How Remote Should Your Remote Work Strategy Really Be?

A remote work strategy should be customized to your business needs and employee preferences to be truly effective. Find out how to craft yours.

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How Remote Should Your Remote Work Strategy Really Be?

Here's what you need to know:

  • Defining a clear, long-term remote work strategy can help prevent confusion in hiring and retention
  • When creating a remote work plan, determine which time zones you want workers to be in and whether or not they need to go into the office in person at times
  • When writing remote work job descriptions, distinguish and choose between the terms “remote work,” “flexible work,” and “hybrid workplace”
  • Consider additional best practices when mapping your remote working arrangement, such as having a remote onboarding plan, providing tools for easy communication, and more
  • Get feedback from your workers to find out what they want regarding remote work

While the pandemic introduced more businesses to remote work, there’s still a debate raging on about whether it’s here to stay.

The fact is, there are many reasons to keep work from home programs:

That said, the combination of returning to work and ongoing remote services can leave businesses and employees confused.

Defining a clear, long-term remote work strategy can help allay confusion in hiring and retention.

And to get started, we need to answer 1 important question: What does your organization mean by “remote work?”

First: How remote does your company want “remote” to be?

One of the 1st considerations all HR managers and small business owners need to consider is the limitations of remote work. Clarifying what remote work means for your company can avoid miscommunications and vague, inaccurate job descriptions.

For example, when you think about remote hiring, are you considering “truly” remote talent, such as international freelancers? Or do you want someone residing within 30 miles of your headquarters?

Both are technically remote work options, but the difference between the 2 is like night and day.

When considering remote work as a permanent benefit, consider asking yourself and your team these questions:

  • Do you want to hire or work within the same time zone?
  • Can remote workers be international, national, or local?
  • Are you OK with international talent; do you want independent contractors or visa-sponsored employees?
  • If you want remote employees, do they need to come into the office regularly?
  • Would a hybrid workplace make more sense over a fully remote 1?
  • What tools would you need to keep communication seamless?
  • Can remote tools be used by in-office employees just as easily?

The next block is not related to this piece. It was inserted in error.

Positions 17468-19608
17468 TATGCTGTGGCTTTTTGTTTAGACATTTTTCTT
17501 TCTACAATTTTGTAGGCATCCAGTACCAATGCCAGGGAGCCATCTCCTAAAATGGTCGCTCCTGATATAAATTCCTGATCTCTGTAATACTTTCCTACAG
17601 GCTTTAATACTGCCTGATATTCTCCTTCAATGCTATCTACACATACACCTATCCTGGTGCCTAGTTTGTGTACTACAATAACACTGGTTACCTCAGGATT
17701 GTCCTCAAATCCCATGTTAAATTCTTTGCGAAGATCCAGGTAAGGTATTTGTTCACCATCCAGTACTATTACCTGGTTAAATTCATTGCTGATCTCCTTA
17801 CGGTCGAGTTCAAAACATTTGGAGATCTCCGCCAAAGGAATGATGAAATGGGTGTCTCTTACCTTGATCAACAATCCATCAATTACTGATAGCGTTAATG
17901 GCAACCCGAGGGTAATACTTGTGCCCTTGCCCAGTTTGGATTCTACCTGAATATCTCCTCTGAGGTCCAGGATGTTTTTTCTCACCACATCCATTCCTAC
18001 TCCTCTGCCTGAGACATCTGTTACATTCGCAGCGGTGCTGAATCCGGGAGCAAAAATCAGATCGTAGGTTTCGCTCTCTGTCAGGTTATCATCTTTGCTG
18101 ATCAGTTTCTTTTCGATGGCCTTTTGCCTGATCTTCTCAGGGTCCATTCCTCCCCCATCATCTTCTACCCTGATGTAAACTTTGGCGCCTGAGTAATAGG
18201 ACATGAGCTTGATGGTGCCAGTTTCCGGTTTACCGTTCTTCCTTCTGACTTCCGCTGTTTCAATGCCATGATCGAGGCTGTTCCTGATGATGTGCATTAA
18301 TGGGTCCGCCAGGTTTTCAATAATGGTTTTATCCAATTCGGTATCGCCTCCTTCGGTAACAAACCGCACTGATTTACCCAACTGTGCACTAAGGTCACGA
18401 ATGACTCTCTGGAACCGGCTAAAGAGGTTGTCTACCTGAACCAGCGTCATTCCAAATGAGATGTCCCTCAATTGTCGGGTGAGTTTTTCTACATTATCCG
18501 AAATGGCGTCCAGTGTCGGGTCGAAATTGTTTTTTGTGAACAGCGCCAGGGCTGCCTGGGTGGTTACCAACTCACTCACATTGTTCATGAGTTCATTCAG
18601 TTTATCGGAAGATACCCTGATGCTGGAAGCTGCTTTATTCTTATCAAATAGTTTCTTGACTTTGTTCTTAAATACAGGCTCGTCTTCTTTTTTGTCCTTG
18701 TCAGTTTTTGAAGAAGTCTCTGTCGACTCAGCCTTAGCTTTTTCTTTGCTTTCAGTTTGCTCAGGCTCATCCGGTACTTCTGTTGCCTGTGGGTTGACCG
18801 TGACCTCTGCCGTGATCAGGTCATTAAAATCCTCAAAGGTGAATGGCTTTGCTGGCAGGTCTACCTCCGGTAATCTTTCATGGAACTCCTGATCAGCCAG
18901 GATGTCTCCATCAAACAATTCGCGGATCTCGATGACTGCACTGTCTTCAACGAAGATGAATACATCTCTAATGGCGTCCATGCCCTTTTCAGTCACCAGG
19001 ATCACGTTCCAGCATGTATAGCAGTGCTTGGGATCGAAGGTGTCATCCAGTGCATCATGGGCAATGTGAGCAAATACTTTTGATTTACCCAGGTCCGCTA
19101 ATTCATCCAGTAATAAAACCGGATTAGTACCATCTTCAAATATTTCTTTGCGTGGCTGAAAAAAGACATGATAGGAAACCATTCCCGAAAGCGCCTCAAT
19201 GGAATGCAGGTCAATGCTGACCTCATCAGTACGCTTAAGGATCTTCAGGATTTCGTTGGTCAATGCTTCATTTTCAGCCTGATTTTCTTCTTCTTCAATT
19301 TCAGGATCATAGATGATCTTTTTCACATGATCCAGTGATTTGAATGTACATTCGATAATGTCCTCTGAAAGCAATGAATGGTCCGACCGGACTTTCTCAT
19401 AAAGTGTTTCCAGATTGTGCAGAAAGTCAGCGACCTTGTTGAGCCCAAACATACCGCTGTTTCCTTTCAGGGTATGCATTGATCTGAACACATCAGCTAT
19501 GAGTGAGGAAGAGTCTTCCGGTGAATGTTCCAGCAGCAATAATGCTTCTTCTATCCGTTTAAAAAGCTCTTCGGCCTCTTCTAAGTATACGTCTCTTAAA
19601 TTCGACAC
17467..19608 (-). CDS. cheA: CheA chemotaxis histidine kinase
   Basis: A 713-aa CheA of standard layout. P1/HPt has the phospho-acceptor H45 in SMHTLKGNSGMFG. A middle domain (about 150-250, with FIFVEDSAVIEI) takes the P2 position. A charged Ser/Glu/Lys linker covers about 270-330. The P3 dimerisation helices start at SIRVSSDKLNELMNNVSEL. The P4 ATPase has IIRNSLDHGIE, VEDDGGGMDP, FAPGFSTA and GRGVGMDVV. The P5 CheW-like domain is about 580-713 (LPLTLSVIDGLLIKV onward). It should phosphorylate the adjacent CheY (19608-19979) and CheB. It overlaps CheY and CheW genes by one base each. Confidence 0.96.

• Do you plan to have a fully remote team or offer flexible scheduling benefits?

Ultimately, the extent of your remote work strategy will depend on your industry, business, and specific employees. But it helps to work through the process.

Once you’ve answered these questions, you’ll want to write a remote work policy and add it to your employee handbook.

Once you’ve answered these questions, you’ll want to write a remote work policy and add it to your employee handbook.

Tips for how to write remote worker job descriptions

Once you pin down your definition of “remote,” it’s time to focus on crafting a stellar job description for a remote employee. In the ad, it’s important to convey what you mean by remote. For example, if the position is:

  • Fully remote, including for international candidates, it’s probably OK to say “remote work.”
  • Fully remote, but for a restricted area, use “flexible work.”
  • Partially remote and requires some in-office time, use “hybrid workplace.”

Using concise terms in your job ad that describe the actual flexibility of the workplace will reduce non-eligible applicants from applying.

What are company culture considerations to keep in mind?

As many HR professionals have discovered, maintaining a company culture with a remote workforce offers a new kind of challenge. In fact, 66.5% of CEOs and CHROs believe that maintaining culture is the biggest obstacle to remote work.

And this makes sense. Most remote work situations started during the pandemic out of necessity. Businesses were concerned about cash flow and immediate solutions to lockdowns.

Now remote environments push towards the evolution of work and the employee’s relationship with their employer. Transforming company culture for flexible situations is the next step forward.

Companies need more than essential work tools. They may require additional systems or virtual events to recreate company culture for their remote employees.